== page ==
9. Hi everyone I'm considering the possibility of buying a furnished holiday let somewhere on the Norfolk coast - I've chosen that area because it's within relatively easy reach of home (2-3 hours drive) and would be a good place to take the family for holidays. My plan would be to outsource all the bookings and management as far as possible and so, as a first step, I would like to have some initial conversations with local specialist FHL agents. Does anyone have any recommendations as to good agents to contact? Many thanks Jeremy
  10. Thanks, Paul - no, not conducting policy research, just a newbie investor (hopefully completing on my first BTL in the next week or so) who is a bit paranoid about what the future may bring! I'm intrigued by your comment that building more homes causes prices to rise. Would that mean that, if the government did meet the recommendation that 250,000 homes per annum are built, prices would still only go up?
  11. There have been a few stories on the BBC this week regarding the unaffordability of housing generally, not just to buy but also to rent. Whilst the big problem is the lack of housing/failure to build over the past few years, the government have shown over the past year or so that they are very happy to go after landlords (SDLT changes, restrictions on mortgage interest relief, etc). If the government further discourages landlords, a side effect of this could be to reduce the supply of rental property which might result in rents rising. To stop this occurring, one solution might be the introduction of rent controls. This could discourage landlords (with the stated aim, probably incorrect, of freeing up housing for purchase by owner occupiers) whilst keeping rents down. Do fellow Hubbers think that this could be a risk? It might make no economic sense (for a start, it probably would not make purchases by owner occupiers more affordable), but it would mean the government being seen to be doing something in the face of these stories. (Policy by media? Never!) I would be interested in views. Jeremy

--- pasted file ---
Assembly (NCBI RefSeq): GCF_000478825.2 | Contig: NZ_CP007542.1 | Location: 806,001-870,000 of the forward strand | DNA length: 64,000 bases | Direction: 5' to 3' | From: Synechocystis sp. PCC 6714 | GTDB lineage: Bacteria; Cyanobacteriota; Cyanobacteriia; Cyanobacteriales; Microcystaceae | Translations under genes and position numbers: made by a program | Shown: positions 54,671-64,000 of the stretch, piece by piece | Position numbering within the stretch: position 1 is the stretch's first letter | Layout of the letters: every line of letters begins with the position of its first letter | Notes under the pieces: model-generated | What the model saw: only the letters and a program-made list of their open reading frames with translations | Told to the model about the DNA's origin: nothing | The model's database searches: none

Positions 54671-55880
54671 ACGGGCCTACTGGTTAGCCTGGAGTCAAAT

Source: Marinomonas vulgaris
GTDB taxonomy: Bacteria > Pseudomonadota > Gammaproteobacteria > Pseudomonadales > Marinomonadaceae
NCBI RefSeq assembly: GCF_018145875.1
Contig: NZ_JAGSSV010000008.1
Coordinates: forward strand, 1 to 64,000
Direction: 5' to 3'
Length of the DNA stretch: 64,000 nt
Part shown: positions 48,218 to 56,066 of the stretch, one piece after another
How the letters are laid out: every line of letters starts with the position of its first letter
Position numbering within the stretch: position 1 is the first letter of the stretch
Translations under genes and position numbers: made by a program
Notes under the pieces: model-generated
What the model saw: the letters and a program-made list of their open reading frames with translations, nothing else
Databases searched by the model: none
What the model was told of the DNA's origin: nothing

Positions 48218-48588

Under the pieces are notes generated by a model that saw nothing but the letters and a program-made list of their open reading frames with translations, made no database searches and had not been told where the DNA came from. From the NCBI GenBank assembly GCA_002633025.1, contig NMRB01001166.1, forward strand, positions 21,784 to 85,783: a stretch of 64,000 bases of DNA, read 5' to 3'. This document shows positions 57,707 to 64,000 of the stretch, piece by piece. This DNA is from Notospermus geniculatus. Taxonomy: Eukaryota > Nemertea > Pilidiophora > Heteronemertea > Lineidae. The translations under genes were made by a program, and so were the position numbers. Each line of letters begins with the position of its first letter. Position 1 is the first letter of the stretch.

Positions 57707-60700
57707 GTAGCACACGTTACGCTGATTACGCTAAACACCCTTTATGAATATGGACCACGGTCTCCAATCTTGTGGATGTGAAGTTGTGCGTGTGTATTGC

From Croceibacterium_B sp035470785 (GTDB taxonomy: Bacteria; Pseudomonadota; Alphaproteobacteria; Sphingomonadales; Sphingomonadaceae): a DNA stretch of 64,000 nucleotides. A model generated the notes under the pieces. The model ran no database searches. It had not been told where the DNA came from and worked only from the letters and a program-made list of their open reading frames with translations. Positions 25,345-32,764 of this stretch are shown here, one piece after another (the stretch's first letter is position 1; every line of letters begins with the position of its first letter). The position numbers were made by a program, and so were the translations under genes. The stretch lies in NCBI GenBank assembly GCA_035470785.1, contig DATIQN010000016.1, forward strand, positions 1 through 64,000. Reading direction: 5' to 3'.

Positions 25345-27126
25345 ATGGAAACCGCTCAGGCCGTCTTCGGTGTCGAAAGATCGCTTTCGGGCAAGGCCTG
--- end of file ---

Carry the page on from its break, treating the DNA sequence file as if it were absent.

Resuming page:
12. Really interesting episode, thanks guys. One question I have is where, if at all, the dividing line falls between serviced apartments and furnished holiday lets. Both can be advertised on e.g. AirBnB or Tripadvisor and seem to me to be very similar. Are there any material differences and, if so, what impact does that have? One of the things mentioned on the podcast was planning and possible change of use. Again, is there a particular difference here between serviced apartments and FHLs? Suppose I own a flat in London and a flat on the Norfolk coast and I want to let both of them as holiday lets/serviced apartments. Would there be a difference? (I did listen to the FHL podcast episode a while ago but have forgotten whether planning was covered - apologies off it was!) Many thanks Jeremy
  13. I'm hoping that this morning's referendum result won't have too much impact on property prices. Yes, immigration is a factor on demand, but we don't yet know what impact this will have on immigration and, anyway, it is one only of many factors that have caused demand to outstrip supply. My bigger concern is whether I should be investing heavily in an asset which is inevitably valued in pounds sterling. We have already seen the pound plummet this morning. Is this the time when we start looking at overseas property markets as a hedge against the impact of the referendum on GBP? Or is this an unfounded fear of what will happen to the pound in the medium to long term? Jeremy
  14. I'm trying to choose the best mortgage deal. I'm only looking at two year interest only fixed rates and I will be paying the arrangement/booking fee upfront. The only differences, therefore, are the size of the booking fee and the interest rate. My thinking is that the best way to compare them is to work out the total two year cost i.e. two years of interest plus the booking fee, and the cheapest wins. Is that the right easy of looking at it, or should I be analysing them a different way? Many thanks for any assistance. Jeremy
  15. Many thanks, that's incredibly helpful. Does this mean, then, if you want to borrow the maximum 75%, it does not really matter whether you add it to the loan or not as, if you do so, it means you have to pay a bigger deposit (and so are effectively paying it anyway)? Say you're purchase price is £100,000 and the booking fee is £1,500: The maximum you can borrow is £75,000. You want to borrow 75%, but want to add the booking fee to the loan, this means that you can borrow £73,500 plus booking fee of £1,500 = £75,000. This means a deposit of £100,000 - £73,500 = £26,500. On the other hand, if you borrow 75% but pay the booking fee yourself, your deposit is £25,000 but you pay the booking fee = £26,500. In both cases, you have invested £26,500, but have just got there by different means. Is that right, or am I missing something?